The Law Catches Up With Websters
At PSFK, we're never too sure whether legal attempts will ever control web users use and 'mis-use' of the web but it's interesting to spot a couple of examples of the law catching up with the activities of folk on the web.
At PSFK, we’re never too sure whether legal attempts will ever control web users use and ‘mis-use’ of the web but it’s interesting to spot a couple of examples of the law catching up with the activities of folk on the web. USA Today reports on the arrest of a man who put 24 up on the web:
Federal authorities have charged a Chicago man with copyright violations for allegedly uploading several episodes of Fox’s 24 on the Internet before the show’s season premiere earlier this year. Jorge Romero, 24, used a website to download the first four episodes of the sixth season of 24 and then uploaded them to LiveDigital.com, according to a federal complaint filed in Los Angeles on Friday.
The episodes appeared online more than a week before their television debuts on Jan. 14 and 15. Romero was charged with one felony count of uploading copyrighted material to a publicly accessible computer network knowing the work was intended for commercial distribution.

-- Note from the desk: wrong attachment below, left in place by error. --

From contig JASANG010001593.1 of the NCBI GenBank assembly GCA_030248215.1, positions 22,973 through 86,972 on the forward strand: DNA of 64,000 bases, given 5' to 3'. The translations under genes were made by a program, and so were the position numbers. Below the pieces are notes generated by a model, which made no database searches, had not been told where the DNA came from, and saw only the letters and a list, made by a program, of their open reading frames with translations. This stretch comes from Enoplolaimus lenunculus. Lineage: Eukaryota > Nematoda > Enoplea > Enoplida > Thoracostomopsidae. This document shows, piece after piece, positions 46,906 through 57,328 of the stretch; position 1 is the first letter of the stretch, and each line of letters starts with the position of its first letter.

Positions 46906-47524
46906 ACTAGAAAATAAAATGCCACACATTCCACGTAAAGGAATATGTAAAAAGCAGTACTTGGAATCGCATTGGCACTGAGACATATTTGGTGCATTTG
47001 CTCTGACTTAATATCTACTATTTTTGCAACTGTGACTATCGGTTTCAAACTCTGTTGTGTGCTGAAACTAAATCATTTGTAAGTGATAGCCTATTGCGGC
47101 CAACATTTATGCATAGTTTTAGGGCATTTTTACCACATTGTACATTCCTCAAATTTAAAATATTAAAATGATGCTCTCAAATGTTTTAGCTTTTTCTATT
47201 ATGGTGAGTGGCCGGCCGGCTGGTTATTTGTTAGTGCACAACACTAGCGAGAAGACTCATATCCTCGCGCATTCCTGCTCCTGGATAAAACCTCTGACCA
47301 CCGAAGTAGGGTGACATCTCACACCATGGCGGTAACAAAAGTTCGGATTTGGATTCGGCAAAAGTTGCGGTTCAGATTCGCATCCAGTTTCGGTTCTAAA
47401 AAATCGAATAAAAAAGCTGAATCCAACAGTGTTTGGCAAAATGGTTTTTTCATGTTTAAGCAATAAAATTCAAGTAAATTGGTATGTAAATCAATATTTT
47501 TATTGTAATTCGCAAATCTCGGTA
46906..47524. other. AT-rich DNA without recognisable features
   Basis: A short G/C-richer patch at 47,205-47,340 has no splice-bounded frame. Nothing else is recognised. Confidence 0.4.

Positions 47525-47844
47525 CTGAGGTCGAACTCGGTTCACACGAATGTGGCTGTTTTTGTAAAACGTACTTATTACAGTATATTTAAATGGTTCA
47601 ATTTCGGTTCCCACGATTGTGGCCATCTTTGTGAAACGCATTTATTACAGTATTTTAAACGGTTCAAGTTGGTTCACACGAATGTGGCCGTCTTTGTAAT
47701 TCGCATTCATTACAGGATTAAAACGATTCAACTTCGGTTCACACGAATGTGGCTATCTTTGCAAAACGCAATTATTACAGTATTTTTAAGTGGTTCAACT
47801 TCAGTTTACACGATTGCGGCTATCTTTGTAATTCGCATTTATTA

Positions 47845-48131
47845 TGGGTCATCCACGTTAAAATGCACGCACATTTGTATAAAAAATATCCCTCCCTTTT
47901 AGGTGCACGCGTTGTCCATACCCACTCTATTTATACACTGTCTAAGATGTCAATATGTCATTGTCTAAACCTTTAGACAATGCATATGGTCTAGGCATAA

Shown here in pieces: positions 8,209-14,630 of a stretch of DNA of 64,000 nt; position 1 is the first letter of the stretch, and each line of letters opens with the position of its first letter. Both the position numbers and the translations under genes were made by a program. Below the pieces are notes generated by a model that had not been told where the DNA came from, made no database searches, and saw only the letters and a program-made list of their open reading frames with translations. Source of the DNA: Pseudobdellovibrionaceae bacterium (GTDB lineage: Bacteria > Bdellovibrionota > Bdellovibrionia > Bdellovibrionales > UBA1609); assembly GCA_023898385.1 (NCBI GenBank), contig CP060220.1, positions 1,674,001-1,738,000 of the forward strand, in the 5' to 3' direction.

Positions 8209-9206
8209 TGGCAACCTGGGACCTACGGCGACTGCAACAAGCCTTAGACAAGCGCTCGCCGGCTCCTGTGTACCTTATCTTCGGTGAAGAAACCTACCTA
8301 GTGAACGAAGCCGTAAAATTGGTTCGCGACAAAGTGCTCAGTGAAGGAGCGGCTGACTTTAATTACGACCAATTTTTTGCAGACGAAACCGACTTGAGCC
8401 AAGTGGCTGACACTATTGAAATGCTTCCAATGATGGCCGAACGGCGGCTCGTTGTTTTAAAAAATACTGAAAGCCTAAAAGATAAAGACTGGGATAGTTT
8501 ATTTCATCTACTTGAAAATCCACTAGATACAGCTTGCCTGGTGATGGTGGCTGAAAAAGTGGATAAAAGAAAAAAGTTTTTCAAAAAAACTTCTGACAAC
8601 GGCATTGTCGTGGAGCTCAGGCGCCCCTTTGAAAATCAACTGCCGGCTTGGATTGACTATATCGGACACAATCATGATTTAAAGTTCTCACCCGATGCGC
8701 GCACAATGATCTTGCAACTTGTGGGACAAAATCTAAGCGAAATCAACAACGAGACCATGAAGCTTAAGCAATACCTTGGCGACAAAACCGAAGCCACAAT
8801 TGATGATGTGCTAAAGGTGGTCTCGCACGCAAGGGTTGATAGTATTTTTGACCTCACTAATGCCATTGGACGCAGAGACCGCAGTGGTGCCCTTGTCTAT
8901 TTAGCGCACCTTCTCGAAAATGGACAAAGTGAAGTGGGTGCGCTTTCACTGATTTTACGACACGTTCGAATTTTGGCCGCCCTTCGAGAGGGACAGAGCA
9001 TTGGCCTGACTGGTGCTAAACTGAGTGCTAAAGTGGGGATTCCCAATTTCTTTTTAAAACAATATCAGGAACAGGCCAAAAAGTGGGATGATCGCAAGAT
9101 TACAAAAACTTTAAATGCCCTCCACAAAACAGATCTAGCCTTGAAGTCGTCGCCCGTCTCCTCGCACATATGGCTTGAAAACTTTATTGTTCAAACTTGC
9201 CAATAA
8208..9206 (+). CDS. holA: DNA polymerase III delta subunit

The NY Times reports on the arrest of a prolific spammer:
The man, Robert Alan Soloway, is accused of using networks of compromised “zombie” computers to send out millions upon millions of pieces of spam. “He’s one of the top 10 spammers in the world,” said Tim Cranton, senior director for worldwide Internet safety programs for Microsoft. “He’s a huge problem for our customers. This is a very good day.”
Last week, a federal grand jury returned a 35-count indictment against Mr. Soloway charging him with mail fraud, wire fraud, e-mail fraud, aggravated identity theft and money laundering. He pleaded not guilty Wednesday afternoon to all charges after a judge determined that even with four bank accounts seized by the government he was sufficiently well off to pay for his own lawyer. He was detained pending a hearing on Monday.